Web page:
America’s Impressionism: Echoes of a Revolution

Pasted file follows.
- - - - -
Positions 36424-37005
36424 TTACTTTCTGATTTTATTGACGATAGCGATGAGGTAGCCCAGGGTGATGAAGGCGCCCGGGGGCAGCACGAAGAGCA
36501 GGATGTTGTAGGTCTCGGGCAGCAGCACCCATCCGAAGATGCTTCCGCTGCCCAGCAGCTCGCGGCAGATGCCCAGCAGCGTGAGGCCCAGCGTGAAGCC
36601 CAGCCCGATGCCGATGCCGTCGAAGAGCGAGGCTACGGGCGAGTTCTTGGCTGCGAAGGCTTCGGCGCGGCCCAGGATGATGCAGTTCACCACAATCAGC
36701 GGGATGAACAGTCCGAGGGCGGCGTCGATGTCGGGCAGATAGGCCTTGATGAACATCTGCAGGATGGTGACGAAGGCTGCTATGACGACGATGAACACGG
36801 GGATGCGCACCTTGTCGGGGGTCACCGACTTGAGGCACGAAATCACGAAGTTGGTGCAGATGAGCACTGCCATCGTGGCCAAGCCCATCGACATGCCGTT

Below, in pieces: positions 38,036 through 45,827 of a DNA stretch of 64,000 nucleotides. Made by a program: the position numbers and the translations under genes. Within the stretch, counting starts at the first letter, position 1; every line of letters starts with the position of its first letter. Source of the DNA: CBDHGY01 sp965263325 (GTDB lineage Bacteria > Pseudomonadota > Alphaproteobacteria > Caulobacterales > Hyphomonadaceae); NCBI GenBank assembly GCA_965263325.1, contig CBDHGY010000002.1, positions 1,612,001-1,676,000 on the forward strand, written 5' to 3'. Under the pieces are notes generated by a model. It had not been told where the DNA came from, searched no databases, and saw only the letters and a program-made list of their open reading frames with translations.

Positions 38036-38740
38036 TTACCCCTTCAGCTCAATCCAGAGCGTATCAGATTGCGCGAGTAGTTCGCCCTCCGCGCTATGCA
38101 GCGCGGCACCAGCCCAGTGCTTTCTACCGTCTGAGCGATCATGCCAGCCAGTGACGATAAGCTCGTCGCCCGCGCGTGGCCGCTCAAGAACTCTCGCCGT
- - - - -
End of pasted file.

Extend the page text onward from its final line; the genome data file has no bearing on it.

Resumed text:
One of the most enduring—yet complex and even contradictory—styles of art ever produced in this country, American Impressionism captured and held public attention for more than a century. The style was appreciated for its fairy-tale views of an elegant American yesteryear, while at the same time carrying the imprimatur of Paris and reflecting the origins of modernism. Why should an artistic movement based, in large part, on the enterprise of capturing momentary visual events in paint linger so long on American palettes? This lecture explores the conditions that made the style so popular in the United States, revealing a nuanced history of art interchange in the late nineteenth and early twentieth centuries far more complicated than the straightforward imitation of a foreign style. Join Dr. Burdan, Curator at the Brandywine River Museum, as she discusses the works displayed in this impressive exhibit, Impressionism to Modernism: The Lenfest Collection of American Art.